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Someone in our family loves to mountain bike Sundance, but it isn’t me.
The Old Pro
Ben is a mountain biking pro. He’s annoyingly successful at almost everything he tries, but he truly is a bona-fide mountain biking champion. It’s one of his favorite pastimes, and one of the main reasons he was eager to move to Utah. As soon as we arrived he started looking for the bike of his dreams, and quickly found it: a shiny, red, Rocky Mountain 1×10 (I knew the name of the bike without even asking him. That’s how long he’s been talking about getting one.) He’s one of those bikers who likes to talk about his bike and look at his bike almost as much as he likes riding it, and I’m, frankly, getting pretty sick of it.
You see, mountain biking has always been one of those activities he does to unwind while I was rom-coms at home. It’s been a good system. He gets to feel adventurous and take business frustrations out on the rocks, and I get to satisfy my Sandra Bullock addiction. We even had a mutual understanding to not talk about these separate activities, since I don’t understand the appeal of riding over dirt and he doesn’t see how fabulous Sandy is.
Breaching the Agreement
Well, I think I accidentally showed too much interest in the sheer amount of times he’s been mountain biking in Utah in the 4 weeks we’ve lived here, because he adamantly insisted that we “ride” together as soon as possible. In preparation for living abroad and all of the once-in-a-lifetime things I hope we’ll experience, I’m trying to break out of my comfort zone. With this goal in mind, I agreed to a morning of mountain biking on the snow-deserted slopes of a nearby ski mountain: Sundance.
Mountain Bike Sundance
We got up early, dropped Whit off with his cousins (yay, family!), and made the 15-minute drive to Sundance (yes, of Sundance Film Festival and Robert Redford fame). I put Imagine Dragon’s most up-beat songs on the stereo in hopes of getting us both revved for the experience. It worked! I’m amazed, though I shouldn’t be anymore, of how well music can influence our moods and behaviors!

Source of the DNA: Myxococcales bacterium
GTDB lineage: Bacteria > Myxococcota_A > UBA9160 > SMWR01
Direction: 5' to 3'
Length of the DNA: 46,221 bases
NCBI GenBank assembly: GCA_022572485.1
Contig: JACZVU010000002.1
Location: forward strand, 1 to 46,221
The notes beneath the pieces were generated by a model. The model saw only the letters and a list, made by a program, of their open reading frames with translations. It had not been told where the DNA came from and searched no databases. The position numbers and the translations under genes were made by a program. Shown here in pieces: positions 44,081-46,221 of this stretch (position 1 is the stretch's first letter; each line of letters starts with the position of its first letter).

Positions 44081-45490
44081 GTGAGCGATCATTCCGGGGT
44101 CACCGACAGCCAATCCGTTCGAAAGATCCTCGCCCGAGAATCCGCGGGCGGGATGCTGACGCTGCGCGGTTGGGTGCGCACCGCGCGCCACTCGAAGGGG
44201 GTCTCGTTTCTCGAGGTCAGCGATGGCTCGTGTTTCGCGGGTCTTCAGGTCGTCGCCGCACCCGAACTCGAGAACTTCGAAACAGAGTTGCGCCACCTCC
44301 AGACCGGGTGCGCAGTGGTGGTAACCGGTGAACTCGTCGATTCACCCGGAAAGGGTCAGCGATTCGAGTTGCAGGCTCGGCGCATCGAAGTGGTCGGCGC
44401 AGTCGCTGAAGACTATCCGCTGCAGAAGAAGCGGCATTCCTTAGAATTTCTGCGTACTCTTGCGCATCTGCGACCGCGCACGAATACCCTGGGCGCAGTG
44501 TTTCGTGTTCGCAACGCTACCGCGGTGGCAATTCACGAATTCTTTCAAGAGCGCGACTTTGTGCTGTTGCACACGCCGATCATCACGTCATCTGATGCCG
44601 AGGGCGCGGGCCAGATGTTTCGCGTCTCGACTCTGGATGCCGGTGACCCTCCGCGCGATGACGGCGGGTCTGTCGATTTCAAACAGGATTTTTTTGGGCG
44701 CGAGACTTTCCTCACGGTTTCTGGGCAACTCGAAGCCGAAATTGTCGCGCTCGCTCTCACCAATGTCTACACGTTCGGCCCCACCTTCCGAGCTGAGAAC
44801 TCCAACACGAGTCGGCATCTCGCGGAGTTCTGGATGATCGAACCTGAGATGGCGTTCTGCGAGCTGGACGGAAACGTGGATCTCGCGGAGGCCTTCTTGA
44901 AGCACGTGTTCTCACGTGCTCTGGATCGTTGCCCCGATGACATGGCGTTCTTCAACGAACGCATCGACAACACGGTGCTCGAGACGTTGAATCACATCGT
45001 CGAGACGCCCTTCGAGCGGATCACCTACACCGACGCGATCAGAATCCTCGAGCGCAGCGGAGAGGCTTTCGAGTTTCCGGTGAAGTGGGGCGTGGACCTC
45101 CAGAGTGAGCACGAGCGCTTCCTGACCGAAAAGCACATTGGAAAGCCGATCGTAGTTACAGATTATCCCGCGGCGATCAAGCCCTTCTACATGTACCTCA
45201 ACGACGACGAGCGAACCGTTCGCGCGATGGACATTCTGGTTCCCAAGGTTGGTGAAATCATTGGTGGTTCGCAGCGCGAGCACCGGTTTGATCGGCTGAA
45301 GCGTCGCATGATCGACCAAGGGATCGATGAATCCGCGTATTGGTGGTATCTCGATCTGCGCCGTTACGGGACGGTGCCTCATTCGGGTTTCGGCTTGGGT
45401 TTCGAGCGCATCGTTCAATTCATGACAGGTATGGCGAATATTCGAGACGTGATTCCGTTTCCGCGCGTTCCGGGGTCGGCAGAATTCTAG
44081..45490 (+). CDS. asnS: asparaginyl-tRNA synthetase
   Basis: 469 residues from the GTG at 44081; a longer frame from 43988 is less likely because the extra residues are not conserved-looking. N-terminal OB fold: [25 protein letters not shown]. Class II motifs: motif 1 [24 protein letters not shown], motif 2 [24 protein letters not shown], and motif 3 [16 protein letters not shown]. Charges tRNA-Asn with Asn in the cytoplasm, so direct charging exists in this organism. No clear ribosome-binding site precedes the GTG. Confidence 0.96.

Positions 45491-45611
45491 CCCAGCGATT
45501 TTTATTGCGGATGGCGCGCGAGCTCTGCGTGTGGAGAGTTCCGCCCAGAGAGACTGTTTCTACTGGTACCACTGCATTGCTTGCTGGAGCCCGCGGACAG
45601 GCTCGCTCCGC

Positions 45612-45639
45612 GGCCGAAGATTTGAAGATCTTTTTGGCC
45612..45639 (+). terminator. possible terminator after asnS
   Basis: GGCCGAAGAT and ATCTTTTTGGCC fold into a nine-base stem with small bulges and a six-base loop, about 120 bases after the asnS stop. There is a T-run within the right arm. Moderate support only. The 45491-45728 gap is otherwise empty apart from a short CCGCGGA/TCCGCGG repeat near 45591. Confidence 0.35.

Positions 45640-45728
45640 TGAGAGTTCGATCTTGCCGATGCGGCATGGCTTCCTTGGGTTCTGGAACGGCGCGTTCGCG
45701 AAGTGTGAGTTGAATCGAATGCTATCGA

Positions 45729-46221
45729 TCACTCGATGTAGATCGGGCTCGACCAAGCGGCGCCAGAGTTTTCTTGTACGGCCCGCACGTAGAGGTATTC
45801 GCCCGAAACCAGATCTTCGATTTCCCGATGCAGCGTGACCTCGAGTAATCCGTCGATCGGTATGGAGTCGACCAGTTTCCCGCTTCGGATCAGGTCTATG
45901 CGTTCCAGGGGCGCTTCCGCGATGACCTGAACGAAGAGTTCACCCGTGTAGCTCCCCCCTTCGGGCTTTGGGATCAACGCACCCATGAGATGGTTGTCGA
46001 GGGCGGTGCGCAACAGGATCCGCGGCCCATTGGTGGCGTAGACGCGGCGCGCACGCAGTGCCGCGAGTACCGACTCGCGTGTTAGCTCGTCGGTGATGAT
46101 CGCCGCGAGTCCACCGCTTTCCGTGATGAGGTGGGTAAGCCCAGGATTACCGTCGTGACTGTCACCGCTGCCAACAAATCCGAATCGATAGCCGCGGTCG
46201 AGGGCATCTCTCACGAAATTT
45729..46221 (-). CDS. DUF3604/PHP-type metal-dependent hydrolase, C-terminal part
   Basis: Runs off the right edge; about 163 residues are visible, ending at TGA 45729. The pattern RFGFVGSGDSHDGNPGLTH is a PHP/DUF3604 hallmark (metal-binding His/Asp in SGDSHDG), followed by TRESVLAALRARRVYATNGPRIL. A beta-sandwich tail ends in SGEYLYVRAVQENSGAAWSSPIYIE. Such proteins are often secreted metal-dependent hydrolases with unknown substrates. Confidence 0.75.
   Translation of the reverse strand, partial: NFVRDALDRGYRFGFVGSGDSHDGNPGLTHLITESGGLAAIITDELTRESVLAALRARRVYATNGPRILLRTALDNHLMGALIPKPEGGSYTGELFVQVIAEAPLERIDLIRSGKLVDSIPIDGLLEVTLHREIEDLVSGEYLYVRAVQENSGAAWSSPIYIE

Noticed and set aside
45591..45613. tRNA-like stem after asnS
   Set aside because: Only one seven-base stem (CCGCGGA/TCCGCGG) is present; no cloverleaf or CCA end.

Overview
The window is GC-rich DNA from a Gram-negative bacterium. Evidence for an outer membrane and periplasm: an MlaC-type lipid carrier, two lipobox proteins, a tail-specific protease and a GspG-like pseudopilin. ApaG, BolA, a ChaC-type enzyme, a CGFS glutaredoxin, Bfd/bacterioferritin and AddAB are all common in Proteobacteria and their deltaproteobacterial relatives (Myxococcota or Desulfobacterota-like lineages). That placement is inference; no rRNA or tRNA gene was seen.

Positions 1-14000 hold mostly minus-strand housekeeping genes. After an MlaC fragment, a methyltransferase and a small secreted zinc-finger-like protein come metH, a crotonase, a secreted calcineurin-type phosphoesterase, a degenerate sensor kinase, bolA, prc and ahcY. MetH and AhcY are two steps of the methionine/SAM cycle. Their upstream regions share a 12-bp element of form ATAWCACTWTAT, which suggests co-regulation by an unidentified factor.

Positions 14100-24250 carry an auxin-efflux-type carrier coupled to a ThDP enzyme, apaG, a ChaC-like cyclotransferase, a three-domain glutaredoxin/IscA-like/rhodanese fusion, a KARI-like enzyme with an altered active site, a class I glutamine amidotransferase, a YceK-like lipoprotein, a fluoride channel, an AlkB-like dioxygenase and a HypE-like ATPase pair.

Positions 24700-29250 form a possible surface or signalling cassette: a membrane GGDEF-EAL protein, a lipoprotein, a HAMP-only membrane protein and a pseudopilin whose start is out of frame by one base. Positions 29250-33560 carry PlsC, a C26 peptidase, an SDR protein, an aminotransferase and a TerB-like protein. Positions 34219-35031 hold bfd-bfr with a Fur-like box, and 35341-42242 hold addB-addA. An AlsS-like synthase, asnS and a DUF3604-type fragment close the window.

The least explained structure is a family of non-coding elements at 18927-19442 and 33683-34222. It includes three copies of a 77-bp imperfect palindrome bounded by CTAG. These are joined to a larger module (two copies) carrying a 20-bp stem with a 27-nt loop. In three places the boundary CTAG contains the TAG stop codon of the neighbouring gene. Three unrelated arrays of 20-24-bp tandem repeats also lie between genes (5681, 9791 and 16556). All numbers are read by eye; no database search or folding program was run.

Once there, I had to fill out a waiver with my personal information (Ben already had one on file) and pay $20 for a ticket to mountain bike Sundance, including access to the chair lift (On a separate note, the chair lift ride was GORGEOUS. The mountain range is clearly visible as you soar above the tree line, and have three different options to disembark. Truly, it would be worth the $20 life ticket just to pack a lunch and enjoy the view riding up and down for a couple of hours!) Ben knew where to find the chair lift, left our bikes at the lift’s bike rack, and we got on the next free chair while employees carefully packed our bikes on the chairs behind us.
We took Ray’s Lift to stop 1, Midway, after about 15 minutes on the chair lift. After waiting for the employee to pull our bikes off the chair, we rode to the left-hand side, where the beginner course started. Green arrows labeled “Beginner” led us to the Upper Lift Line course, and Ben gave me a quick overview of what to expect and how to ride. Luckily he’s a great teacher, but he admitted that he was trying to tell me what he thought I should know, not considering the instruction I actually needed. Well, the good-but-sparse advice plus the fact that the very start of this “beginner” trail was pretty ungroomed and moderately treacherous led to 2 falls right away. I’d made it all the way out, though, and was determined to at least figure out how to pass the first banking turn! I did, with lots of encouragement from Ben and other riders (how embarassing), and, by our second time taking that trail, I actually led and didn’t fall at all!
Yep, I’m basically a pro.
I have the massive scrapes on one side of my body and the Hawaiian islands-shaped bruises on my other side to prove it.
Mountain biking pros fall and get bruises, don’t they….?
For more information on when and how to mountain bike Sundance check their website here.
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